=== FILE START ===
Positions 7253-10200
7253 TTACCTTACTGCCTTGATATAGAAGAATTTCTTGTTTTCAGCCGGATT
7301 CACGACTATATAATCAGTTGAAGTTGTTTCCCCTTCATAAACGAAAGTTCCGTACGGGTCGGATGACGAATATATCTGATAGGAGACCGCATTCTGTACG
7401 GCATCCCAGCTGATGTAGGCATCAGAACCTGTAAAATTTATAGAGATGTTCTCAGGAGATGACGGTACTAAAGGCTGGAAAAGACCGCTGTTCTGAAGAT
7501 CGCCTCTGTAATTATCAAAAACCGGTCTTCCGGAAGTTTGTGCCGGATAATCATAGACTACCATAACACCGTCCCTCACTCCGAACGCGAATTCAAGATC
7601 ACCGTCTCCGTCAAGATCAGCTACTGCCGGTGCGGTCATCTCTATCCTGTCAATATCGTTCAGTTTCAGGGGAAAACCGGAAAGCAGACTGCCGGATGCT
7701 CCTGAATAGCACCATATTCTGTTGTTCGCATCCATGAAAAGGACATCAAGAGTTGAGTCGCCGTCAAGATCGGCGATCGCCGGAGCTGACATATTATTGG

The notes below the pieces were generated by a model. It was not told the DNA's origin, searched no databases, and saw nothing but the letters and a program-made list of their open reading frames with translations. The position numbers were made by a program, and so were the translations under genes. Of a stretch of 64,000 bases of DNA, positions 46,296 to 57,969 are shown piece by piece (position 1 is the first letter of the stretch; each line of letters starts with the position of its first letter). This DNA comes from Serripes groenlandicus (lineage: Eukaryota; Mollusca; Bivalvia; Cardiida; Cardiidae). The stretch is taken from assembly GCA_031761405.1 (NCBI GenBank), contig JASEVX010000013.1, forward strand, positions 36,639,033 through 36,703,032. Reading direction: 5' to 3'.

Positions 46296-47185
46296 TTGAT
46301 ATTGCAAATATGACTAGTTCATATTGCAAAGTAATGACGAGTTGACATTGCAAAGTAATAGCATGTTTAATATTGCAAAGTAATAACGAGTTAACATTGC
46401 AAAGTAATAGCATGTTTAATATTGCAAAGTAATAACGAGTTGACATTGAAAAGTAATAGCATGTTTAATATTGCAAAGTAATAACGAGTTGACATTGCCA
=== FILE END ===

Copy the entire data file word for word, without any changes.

Positions 7253-10200
7253 TTACCTTACTGCCTTGATATAGAAGAATTTCTTGTTTTCAGCCGGATT
7301 CACGACTATATAATCAGTTGAAGTTGTTTCCCCTTCATAAACGAAAGTTCCGTACGGGTCGGATGACGAATATATCTGATAGGAGACCGCATTCTGTACG
7401 GCATCCCAGCTGATGTAGGCATCAGAACCTGTAAAATTTATAGAGATGTTCTCAGGAGATGACGGTACTAAAGGCTGGAAAAGACCGCTGTTCTGAAGAT
7501 CGCCTCTGTAATTATCAAAAACCGGTCTTCCGGAAGTTTGTGCCGGATAATCATAGACTACCATAACACCGTCCCTCACTCCGAACGCGAATTCAAGATC
7601 ACCGTCTCCGTCAAGATCAGCTACTGCCGGTGCGGTCATCTCTATCCTGTCAATATCGTTCAGTTTCAGGGGAAAACCGGAAAGCAGACTGCCGGATGCT
7701 CCTGAATAGCACCATATTCTGTTGTTCGCATCCATGAAAAGGACATCAAGAGTTGAGTCGCCGTCAAGATCGGCGATCGCCGGAGCTGACATATTATTGG

The notes below the pieces were generated by a model. It was not told the DNA's origin, searched no databases, and saw nothing but the letters and a program-made list of their open reading frames with translations. The position numbers were made by a program, and so were the translations under genes. Of a stretch of 64,000 bases of DNA, positions 46,296 to 57,969 are shown piece by piece (position 1 is the first letter of the stretch; each line of letters starts with the position of its first letter). This DNA comes from Serripes groenlandicus (lineage: Eukaryota; Mollusca; Bivalvia; Cardiida; Cardiidae). The stretch is taken from assembly GCA_031761405.1 (NCBI GenBank), contig JASEVX010000013.1, forward strand, positions 36,639,033 through 36,703,032. Reading direction: 5' to 3'.

Positions 46296-47185
46296 TTGAT
46301 ATTGCAAATATGACTAGTTCATATTGCAAAGTAATGACGAGTTGACATTGCAAAGTAATAGCATGTTTAATATTGCAAAGTAATAACGAGTTAACATTGC
46401 AAAGTAATAGCATGTTTAATATTGCAAAGTAATAACGAGTTGACATTGAAAAGTAATAGCATGTTTAATATTGCAAAGTAATAACGAGTTGACATTGCCA